We can analyze the seasonal patterns of traffic by studying the Alexa reports such as the one below for different retailers. In the case of walmart.com the holiday traffic is 400% the average during the year. It remains to be seen how much more the traffic would spike today – Cyber Monday 2012. It is clear that retailers like Walmart need the ability to scale up the e-commerce infrastructure during the holiday season.
A retailer’s e-commerce infrastructure would include software applications, middleware, server, network and storage resources. Virtualization technology has made scaling of e-commerce applications easier. However, virtual machines can only start on physical servers after they are racked, stacked and necessary network and storage access components have been properly configured. The preparation of the physical infrastructure is still mostly a manual task, unless they are using something like the Cisco UCS. The Cisco UCS Manager embedded in the system, handles the simplified configuration. With large environments (thousands of servers) infrastructure management software such as Cisco UCS Central becomes increasingly important. Cisco UCS Central, which simplifies compute infrastructure scaling, became generally available last week. With it, physical compute infrastructure management can now be policy based and automated. This in turn can increase the velocity of changes and reduce the possibility of errors while scaling rapidly. This blog by Steve Kaplan and the short video below give a nice overview of Cisco UCS Central software.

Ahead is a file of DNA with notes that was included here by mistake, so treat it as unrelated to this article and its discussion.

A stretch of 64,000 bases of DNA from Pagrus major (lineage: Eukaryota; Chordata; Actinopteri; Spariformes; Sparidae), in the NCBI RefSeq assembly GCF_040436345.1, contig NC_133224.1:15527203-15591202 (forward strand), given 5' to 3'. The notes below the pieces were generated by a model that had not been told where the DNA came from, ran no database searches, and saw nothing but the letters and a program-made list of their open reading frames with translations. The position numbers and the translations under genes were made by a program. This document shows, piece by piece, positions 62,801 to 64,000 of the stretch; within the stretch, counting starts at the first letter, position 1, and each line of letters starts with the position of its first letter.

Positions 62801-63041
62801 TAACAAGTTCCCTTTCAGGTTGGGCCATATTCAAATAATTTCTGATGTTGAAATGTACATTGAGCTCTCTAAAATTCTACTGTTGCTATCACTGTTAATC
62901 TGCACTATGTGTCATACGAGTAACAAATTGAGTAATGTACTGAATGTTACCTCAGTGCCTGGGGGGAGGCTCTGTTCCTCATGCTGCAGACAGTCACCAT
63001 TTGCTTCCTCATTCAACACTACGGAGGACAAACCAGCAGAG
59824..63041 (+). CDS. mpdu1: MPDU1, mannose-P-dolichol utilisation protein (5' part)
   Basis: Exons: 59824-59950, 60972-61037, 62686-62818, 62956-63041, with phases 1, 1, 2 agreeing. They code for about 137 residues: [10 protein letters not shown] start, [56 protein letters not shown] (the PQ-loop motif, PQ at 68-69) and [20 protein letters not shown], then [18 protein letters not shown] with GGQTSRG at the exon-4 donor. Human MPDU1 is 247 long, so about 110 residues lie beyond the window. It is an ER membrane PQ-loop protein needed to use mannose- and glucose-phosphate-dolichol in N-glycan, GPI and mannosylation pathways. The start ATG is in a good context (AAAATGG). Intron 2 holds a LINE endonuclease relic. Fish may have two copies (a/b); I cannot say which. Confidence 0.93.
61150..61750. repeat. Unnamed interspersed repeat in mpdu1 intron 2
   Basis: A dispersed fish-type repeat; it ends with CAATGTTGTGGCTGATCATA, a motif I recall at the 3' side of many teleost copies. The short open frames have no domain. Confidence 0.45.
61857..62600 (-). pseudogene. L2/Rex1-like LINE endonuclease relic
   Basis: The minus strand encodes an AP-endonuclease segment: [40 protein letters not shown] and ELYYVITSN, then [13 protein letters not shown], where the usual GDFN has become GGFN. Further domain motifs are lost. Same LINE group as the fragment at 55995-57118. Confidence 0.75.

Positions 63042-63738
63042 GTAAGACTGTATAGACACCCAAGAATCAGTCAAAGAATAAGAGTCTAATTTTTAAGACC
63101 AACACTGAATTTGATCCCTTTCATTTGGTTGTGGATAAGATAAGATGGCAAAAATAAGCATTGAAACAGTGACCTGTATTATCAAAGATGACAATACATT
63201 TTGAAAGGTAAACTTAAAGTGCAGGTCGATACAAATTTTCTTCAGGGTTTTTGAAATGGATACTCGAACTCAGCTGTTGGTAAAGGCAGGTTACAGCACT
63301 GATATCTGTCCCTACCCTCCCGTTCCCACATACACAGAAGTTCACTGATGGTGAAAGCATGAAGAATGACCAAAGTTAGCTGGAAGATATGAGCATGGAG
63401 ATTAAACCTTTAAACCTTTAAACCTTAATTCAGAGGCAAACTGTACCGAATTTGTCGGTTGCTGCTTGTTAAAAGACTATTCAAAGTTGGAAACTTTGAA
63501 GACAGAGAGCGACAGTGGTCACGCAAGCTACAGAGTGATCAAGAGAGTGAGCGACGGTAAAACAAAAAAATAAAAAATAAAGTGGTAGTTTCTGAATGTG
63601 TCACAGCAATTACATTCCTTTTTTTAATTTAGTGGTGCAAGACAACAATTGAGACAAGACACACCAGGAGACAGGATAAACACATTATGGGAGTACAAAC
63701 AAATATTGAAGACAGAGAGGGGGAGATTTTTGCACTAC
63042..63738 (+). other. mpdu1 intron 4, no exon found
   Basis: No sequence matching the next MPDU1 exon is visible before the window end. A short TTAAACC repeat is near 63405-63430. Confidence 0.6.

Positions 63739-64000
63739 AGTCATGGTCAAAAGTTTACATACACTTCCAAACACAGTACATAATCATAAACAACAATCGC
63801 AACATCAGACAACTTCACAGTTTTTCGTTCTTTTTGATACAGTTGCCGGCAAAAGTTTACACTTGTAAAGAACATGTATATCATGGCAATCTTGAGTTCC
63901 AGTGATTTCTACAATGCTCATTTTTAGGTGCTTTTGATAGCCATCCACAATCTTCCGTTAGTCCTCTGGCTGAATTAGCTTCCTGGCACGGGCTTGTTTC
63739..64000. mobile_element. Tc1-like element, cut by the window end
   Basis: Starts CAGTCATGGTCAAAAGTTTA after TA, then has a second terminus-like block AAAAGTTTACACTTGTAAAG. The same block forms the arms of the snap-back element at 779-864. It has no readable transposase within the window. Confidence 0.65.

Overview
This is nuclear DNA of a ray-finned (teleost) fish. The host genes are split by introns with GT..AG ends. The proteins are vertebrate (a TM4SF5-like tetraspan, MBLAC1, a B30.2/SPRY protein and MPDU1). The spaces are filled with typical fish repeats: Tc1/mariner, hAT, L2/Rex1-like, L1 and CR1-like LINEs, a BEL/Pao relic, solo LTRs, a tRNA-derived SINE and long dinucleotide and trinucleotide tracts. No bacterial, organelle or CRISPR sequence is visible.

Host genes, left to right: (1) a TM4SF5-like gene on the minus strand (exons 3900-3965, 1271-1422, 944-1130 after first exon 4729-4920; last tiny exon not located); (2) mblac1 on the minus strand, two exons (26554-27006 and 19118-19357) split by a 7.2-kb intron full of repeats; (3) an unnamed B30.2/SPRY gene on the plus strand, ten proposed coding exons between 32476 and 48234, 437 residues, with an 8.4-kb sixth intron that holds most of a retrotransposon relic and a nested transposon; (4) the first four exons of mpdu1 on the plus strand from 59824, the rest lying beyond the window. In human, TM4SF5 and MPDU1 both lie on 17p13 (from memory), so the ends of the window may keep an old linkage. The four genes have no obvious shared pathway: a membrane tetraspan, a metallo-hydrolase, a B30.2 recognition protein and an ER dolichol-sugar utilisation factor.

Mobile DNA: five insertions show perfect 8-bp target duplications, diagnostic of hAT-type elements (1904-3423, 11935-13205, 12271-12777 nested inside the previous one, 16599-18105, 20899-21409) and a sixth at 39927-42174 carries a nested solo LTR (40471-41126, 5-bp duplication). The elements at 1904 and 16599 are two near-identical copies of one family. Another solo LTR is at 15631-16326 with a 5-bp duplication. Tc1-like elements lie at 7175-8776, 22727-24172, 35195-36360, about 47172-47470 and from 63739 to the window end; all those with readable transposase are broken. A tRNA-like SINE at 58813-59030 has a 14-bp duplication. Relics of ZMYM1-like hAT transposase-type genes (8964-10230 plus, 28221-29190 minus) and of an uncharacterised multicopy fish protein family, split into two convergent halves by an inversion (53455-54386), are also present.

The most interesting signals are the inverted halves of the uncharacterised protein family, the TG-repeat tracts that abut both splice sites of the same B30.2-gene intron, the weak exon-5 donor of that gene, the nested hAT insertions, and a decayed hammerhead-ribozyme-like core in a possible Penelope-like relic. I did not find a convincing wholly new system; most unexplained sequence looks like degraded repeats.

This weekend I managed to see the new James Bond film, Skyfall. The technologist in me noticed the transformation of the espionage industry to the cyber world. More interesting were the Data Center scenes in which the equipment was neatly arranged with minimal cabling. One blog even called it the data center of the future.
(This film image released by Sony Pictures shows Daniel Craig, left, and Javier Bardem in a scene from the film “Skyfall.” Bardem portrays, Raoul Silva, one of the finest arch-enemies in the 50-year history of Bond films.) (AP Photo/Sony Pictures, Francois Duhamel) - Notice the data center equipment in the background.
Reality is that data centers are full of cables (see above) unless you are using Cisco UCS in which case you have a chance of being in the future NOW. General availability of UCS Manager 2.1, which brings all the cable reduction benefits to rack mount servers could not have been more timely.